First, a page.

By Teresa Cerojano
The Associated Press
MANILA, Philippines (AP) — An activist from military-ruled Myanmar who has documented human rights and environmental abuses, and a Thai scientist who devoted her life to finding a cheaper AIDS drug were among the 2009 winners of the Ramon Magsaysay Awards.
The awards announced Monday, Aug. 3, are considered Asia’s equivalent of the Nobel Prize. They are named after a popular Philippine president who died in a plane crash in 1957.
Ka Hsaw Wa was a 17-year-old student activist during the 1988 pro-democracy demonstrations in Myanmar. After his arrest and torture, he fled to the jungle where he exposed atrocities committed against villagers, the Ramon Magsaysay Award Foundation said.
EarthRights, the nonprofit group he co-founded, filed a precedent-setting case in the United States in 1996 against U.S.-based oil company Unocal for alleged complicity in human rights and environmental abuses committed by Myanmar’s military in the building of the Yadana gas pipeline. Unocal agreed to compensate the 11 petitioners.
EarthRights also runs a school in Thailand that trains young people from Myanmar and other countries in nonviolent social change.
Krisana Kraisintu, a Thai pharmacologist, was honored for working to produce much-needed generic drugs to fight HIV/AIDS.
When AIDS became an epidemic in Thailand, she conducted research on antiretroviral drugs despite the lack of government support and lawsuits from drug companies. After months of solitary work, she successfully formulated the generic version of AZT, which treats HIV and reduces the risk of mother-to-child transmission.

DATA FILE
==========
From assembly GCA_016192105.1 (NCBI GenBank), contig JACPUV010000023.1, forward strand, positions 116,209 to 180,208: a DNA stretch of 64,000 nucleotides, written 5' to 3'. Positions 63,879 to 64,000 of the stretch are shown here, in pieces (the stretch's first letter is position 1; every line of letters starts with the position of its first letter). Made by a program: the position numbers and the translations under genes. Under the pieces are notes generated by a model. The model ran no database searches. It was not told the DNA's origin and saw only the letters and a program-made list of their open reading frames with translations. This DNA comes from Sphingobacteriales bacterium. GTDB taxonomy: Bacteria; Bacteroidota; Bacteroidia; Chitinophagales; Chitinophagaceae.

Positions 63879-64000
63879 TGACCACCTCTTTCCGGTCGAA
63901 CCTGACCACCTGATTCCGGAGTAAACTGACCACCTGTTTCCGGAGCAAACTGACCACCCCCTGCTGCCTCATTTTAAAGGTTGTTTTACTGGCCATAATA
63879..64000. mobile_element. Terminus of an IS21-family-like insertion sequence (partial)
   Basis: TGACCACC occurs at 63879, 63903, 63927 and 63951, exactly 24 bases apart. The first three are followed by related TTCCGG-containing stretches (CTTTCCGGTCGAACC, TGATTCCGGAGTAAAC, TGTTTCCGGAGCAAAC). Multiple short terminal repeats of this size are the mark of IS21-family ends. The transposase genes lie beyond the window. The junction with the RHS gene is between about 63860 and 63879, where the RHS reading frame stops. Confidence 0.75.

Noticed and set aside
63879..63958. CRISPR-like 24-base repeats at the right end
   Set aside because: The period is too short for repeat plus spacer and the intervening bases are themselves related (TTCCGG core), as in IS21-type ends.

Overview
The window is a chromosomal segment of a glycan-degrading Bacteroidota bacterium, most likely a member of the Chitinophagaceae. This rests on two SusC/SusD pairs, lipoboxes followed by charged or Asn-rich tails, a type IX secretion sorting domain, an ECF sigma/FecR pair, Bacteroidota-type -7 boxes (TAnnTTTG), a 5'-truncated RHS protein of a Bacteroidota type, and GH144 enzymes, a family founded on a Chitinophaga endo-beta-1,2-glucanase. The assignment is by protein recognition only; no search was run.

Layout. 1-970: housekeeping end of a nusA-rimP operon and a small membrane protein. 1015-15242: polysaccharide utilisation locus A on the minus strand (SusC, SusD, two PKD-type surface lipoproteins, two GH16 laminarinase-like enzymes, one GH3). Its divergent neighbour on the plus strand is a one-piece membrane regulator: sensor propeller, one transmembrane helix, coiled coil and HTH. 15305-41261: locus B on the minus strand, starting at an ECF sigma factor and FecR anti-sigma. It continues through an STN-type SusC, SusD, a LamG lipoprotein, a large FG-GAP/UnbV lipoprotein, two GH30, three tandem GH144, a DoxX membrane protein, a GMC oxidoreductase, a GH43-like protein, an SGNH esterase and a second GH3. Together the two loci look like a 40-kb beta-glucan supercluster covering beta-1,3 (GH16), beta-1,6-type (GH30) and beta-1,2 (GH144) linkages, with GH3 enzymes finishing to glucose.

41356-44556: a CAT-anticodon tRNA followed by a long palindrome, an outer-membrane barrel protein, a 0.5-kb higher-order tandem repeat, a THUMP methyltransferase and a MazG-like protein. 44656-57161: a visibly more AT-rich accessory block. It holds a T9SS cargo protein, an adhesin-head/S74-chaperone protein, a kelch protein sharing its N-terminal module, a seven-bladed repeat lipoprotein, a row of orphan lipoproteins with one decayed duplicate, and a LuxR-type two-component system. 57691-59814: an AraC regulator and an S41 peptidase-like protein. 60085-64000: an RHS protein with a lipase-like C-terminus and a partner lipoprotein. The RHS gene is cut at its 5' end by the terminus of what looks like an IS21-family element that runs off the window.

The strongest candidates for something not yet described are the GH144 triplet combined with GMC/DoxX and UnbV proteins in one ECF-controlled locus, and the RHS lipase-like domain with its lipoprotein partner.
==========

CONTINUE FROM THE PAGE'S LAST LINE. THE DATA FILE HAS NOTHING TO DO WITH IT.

In 2002, she took her expertise to sub-Saharan Africa, the region hardest hit by AIDS.
Other winners include India’s Deep Joshi, recognized for his “vision and leadership in bringing professionalism to the NGO movement in India.”
Two Chinese were also honored. Ma Jun, a former journalist, was cited for launching the first public database on water pollution in China and establishing the Institute of Public and Environmental Affairs.
Yu Xiaogang was cited as a founder of the nonprofit Green Watershed – which helped communities flooded by a dam project in Yunnan province – and Green Banking, a network of NGOs that awards banks for their contributions to environmental protection.
Filipino lawyer and environmentalist Antonio Oposa Jr. was cited for his efforts to help his countrymen “maximize the power of the law to protect and nurture the environment for themselves, their children and generations still to come.” ♦
For more information on the Magsaysay Awards, visit www.rmaf.org.ph.